Classroom Ideas for Teaching about Thanksgiving

Celebrating Thanksgiving in the elementary classroom can be so much fun. Everyone loves making hand turkeys and eating delicious foods. The main goal of celebrating the holiday with your class should be for your students to develop an understanding of the history of the holiday and to help reinforce the important social-emotional concepts of gratitude and empathy.

So, before you introduce some of our fun and interesting activities for Thanksgiving, you need to be aware of the history of the holiday and how to design lesson plans that are respectful to native peoples.

teaching about thanksgiving

The Story of the First Thanksgiving

The initial Thanksgiving celebration centered around a multi-day feast involving European settlers (Pilgrims) and members of the various local indigenous populations (Native Americans). The Pilgrims had left Plymouth, England, on a small ship called the Mayflower in September 1620. After 66 brutal days at sea and another month of travel, they arrived at their intended destination, where they established the village of Plymouth.

Not all settlers survived the first brutally cold winter, but those who did were helped by members of the Wampanoag population, who helped the settlers adjust and provided them with food.

In the spirit of gratitude for surviving their first year in the New World, Governor William Bradford organized a feast for the settlers and their Native American allies, including the Wampanoag’s Chief Massasoit. The feast was also a celebration of the Pilgrim’s first successful corn harvest.

As an elementary school teacher, you may want to limit some of the gruesome details from your lesson plans. Students will learn more about that in high school. However, you can still teach accurate and respectful Thanksgiving lessons that are also age-appropriate and fun.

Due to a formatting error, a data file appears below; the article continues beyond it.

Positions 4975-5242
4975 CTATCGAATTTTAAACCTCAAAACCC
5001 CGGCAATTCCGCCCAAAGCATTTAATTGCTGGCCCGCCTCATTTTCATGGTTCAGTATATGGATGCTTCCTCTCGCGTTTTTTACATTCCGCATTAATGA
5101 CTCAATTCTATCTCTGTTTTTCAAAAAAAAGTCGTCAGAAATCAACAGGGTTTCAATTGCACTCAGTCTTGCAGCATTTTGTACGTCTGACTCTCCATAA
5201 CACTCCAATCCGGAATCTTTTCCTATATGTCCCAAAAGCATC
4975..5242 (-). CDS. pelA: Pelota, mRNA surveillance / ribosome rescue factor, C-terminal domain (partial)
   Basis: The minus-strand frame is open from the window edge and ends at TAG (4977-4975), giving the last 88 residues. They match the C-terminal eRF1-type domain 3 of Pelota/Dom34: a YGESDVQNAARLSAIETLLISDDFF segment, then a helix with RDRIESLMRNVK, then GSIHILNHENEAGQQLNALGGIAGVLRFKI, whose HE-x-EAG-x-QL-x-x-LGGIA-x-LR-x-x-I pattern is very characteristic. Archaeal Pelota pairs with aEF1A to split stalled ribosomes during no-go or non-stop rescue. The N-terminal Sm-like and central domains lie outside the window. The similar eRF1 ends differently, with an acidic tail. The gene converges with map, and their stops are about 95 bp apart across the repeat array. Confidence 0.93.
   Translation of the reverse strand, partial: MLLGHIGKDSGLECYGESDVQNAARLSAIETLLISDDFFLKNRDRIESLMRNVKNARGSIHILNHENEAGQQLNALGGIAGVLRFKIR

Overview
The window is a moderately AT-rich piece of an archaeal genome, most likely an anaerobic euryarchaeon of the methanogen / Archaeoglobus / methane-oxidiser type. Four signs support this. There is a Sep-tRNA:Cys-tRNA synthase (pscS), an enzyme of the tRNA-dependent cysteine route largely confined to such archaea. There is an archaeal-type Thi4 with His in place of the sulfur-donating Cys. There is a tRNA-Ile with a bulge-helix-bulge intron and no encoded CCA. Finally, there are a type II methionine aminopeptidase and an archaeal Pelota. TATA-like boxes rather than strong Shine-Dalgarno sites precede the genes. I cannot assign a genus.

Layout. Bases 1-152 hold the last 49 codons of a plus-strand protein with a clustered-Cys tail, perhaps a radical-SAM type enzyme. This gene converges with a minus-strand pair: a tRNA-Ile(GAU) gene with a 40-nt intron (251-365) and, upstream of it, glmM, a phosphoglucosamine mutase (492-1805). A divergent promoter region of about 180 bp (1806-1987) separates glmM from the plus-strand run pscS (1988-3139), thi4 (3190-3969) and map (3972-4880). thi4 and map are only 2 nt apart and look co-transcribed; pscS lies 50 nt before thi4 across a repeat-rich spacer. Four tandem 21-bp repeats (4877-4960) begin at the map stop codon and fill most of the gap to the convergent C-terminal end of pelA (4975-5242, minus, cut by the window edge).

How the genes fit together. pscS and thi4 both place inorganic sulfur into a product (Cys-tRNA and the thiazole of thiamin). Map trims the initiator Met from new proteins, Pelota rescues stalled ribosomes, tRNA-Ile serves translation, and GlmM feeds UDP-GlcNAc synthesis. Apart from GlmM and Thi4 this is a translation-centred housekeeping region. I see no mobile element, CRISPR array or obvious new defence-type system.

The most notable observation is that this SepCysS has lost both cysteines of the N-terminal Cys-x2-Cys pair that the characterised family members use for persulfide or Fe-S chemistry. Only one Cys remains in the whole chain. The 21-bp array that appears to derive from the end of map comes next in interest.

Teaching the Real History of Thanksgiving

Traditionally, the story of Thanksgiving has been taught in American schools with young students dressing in construction paper hats as “Pilgrims “or paper feather headdresses as “Indians.” However, those representations aren’t historically accurate and don’t reflect American Indian perspectives on Thanksgiving.

Dr. Star Yellowfish, a member of the United Keetoowah Band of Cherokee Indians of Oklahoma and an education advocate stresses the need for teaching an accurate representation of the first Thanksgiving. Among the things she suggests elementary school teachers should do are:

  • Replace “Indians” and “Pilgrims” with more specific names: Wampanoag and English or Separatists
  • Teach students about the Wampanoag and their role in helping the English
  • Research Native American tribes in your area. Help students understand that indigenous peoples should not be relegated to the past
  • Talk about the importance of the harvest in Native American culture, including the “3 Sisters” crops: maize, beans, and squash

These suggestions can help you teach Thanksgiving in a more socially responsible way.

Related resource: History of Thanksgiving

"The cultural diversity of today’s classrooms likely means that some of your students from other countries may not have first-hand knowledge of the history or the holiday tradition."

The Importance of Teaching Thanksgiving

The cultural diversity of today’s classrooms likely means that some of your students from other countries may not have first-hand knowledge of the history or traditions of the holiday. Other students may still have a skewed or stereotypical view of Native Americans.

Sharing the basic history behind the holiday is a great place to start with most elementary students, and it’s likely that you’ll have done so with a social studies unit on Colonial America. If it’s not already part of your curriculum, there are plenty of resources available in our Thanksgiving Resources Hub that detail the history of Thanksgiving.